Re: What forces have shaped humanity most?

Disease and the various ways that we have dealt with disease has probably had the biggest impact on humanity. Until humanity started figuring methods of preventing and reducing the impact of disease, the world's population (for better or worse) would be nowhere near the present levels.  We have developed a myriad of responses to preventing and treating disease ranging from things as simple as bathing on a regular basis to very complex technologies and surgical procedures.  Without the medical procedures and technologies that have been developed over the ages, the human population would, most likely, be much, much less than it is today.  Cities as we know them couldn't exist without some methods of treating and preventing disease.

Live on Monday: Does the US need one billion people?

What would happen if you tripled the US population? Matthew Yglesias and moderator Charles Duhigg explore the idea on Big Think Live.

Big Think LIVE

Is immigration key to bolstering the American economy? Could having one billion Americans secure the US's position as the global superpower?

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Mystery anomaly weakens Earth's magnetic field, report scientists

A strange weakness in the Earth's protective magnetic field is growing and possibly splitting, shows data.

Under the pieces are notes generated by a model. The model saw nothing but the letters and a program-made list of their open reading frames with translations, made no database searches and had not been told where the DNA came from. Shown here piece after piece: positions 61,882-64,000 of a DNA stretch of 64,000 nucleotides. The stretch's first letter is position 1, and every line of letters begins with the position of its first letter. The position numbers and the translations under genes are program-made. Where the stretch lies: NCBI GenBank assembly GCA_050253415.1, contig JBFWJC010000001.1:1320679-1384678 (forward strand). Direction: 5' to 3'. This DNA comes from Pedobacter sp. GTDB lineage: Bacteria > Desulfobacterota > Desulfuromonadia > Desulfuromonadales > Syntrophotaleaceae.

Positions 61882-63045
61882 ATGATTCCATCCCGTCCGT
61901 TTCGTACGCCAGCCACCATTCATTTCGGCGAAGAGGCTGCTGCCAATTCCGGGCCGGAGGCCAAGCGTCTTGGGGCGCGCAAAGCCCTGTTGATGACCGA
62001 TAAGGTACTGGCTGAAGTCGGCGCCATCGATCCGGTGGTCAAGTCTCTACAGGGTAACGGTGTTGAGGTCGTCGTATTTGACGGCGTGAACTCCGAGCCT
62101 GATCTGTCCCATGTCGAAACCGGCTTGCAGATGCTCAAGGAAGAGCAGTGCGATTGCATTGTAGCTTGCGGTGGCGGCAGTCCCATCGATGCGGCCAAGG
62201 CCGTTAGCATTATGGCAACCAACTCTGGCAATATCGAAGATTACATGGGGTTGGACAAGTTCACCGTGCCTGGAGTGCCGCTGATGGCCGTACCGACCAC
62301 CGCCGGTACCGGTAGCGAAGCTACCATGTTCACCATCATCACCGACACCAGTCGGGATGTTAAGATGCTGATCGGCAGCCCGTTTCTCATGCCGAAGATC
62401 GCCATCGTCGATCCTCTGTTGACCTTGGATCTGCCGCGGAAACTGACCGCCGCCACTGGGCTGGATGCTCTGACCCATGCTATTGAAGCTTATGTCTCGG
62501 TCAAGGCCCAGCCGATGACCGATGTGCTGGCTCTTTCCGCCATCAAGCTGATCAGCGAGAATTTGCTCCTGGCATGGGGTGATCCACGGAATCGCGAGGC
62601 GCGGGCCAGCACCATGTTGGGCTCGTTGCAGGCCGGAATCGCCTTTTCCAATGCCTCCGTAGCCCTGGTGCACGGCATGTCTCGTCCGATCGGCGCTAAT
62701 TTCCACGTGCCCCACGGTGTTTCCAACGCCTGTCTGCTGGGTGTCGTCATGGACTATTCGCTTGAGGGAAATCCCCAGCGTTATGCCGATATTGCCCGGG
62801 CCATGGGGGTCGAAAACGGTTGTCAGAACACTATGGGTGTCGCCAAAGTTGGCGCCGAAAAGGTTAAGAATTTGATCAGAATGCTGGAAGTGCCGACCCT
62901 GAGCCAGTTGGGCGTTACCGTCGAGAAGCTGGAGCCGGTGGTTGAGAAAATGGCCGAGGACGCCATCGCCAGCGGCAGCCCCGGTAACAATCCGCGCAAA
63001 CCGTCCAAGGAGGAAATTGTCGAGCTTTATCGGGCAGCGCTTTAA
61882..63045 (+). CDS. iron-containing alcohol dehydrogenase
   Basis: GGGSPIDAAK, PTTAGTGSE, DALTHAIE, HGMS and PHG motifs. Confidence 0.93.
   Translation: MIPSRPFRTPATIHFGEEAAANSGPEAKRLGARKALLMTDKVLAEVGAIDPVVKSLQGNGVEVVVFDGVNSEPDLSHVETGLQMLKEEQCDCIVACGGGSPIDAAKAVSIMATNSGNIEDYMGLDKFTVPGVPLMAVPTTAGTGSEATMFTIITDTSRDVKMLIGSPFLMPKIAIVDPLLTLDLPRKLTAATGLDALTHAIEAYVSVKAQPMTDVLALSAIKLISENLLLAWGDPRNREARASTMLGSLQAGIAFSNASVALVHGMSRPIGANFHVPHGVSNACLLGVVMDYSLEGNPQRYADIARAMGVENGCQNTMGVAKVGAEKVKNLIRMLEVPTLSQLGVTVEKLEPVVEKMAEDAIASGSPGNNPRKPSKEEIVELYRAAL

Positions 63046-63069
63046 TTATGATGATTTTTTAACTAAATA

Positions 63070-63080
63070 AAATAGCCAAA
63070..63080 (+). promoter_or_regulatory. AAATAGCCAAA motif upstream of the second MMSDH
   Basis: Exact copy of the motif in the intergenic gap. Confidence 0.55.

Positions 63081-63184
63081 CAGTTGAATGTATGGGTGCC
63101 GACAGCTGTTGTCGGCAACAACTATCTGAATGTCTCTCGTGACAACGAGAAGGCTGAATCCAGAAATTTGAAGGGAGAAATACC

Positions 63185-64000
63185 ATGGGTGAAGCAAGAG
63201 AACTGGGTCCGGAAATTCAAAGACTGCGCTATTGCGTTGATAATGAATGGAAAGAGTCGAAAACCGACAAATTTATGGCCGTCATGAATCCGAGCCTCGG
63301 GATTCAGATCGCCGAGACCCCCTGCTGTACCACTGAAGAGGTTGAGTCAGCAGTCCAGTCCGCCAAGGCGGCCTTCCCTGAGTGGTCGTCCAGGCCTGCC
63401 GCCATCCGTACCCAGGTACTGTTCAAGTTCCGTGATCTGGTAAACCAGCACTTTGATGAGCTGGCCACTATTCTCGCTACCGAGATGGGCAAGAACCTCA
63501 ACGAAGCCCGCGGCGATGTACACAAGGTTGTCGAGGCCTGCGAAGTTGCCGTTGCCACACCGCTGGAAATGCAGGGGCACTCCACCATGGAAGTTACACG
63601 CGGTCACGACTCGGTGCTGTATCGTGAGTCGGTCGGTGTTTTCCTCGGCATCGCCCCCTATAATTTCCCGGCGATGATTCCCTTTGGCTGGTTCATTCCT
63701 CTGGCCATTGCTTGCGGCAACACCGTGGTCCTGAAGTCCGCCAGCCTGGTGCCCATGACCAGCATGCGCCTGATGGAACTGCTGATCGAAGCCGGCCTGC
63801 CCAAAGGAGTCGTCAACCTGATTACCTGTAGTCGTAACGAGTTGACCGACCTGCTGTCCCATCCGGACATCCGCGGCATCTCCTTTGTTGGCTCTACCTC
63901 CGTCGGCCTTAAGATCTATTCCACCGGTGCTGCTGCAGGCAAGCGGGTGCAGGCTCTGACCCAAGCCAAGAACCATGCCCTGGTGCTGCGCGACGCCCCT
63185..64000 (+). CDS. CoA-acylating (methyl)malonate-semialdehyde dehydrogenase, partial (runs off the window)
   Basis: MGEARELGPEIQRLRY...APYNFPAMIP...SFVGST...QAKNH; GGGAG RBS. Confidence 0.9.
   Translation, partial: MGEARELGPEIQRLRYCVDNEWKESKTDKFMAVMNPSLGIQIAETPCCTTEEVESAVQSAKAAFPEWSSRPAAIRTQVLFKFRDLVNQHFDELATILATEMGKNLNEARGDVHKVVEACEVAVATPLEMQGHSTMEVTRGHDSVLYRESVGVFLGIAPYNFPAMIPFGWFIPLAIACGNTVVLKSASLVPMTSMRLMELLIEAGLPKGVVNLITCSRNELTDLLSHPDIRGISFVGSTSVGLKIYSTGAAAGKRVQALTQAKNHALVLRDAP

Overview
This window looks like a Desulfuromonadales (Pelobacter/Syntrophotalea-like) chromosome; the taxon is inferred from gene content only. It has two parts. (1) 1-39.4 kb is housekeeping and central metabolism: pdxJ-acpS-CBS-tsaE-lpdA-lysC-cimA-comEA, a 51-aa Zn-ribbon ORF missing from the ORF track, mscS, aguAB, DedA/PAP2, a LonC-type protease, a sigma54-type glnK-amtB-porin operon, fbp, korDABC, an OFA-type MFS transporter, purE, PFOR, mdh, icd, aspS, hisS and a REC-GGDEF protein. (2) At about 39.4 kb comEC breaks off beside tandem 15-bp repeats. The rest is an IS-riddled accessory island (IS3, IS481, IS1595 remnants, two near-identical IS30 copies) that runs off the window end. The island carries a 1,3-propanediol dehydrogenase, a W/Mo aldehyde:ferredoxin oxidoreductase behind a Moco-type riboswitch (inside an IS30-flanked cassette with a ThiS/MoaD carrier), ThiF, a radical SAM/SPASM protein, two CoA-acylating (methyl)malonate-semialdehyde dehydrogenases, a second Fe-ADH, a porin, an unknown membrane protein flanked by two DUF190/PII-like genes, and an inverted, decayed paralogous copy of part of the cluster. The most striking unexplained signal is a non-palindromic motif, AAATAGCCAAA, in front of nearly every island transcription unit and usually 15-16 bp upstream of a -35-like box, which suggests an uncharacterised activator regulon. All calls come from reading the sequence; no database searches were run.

Satellite data shows a new, eastern center emerging in the South Atlantic Anomaly.

ESA
Surprising Science
  • "The South Atlantic Anomaly" in the Earth's magnetic field is growing and possibly splitting, shows data.
  • The information was gathered by the ESA's Swarm Constellation mission satellites.
  • The changes may indicate the coming reversal of the North and South Poles.
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Think everyone died young in ancient societies? Think again

In fact, the maximum human lifespan has barely changed since we arrived.

Photo by Juliet Furst on Unsplash
Surprising Science

You might have seen the cartoon: two cavemen sitting outside their cave knapping stone tools. One says to the other: 'Something's just not right – our air is clean, our water is pure, we all get plenty of exercise, everything we eat is organic and free-range, and yet nobody lives past 30.'

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Why social media has changed the world — and how to fix it

MIT Professor Sinan Aral's new book, "The Hype Machine," explores the perils and promise of social media in a time of discord.

Peter Macdiarmid/Getty Images for Somerset House
Technology & Innovation

Are you on social media a lot? When is the last time you checked Twitter, Facebook, or Instagram? Last night? Before breakfast? Five minutes ago?

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Surprising Science

Mars pole may be hiding salty lakes and life, find researchers

Researchers detect a large lake and several ponds deep under the ice of the Martian South Pole.

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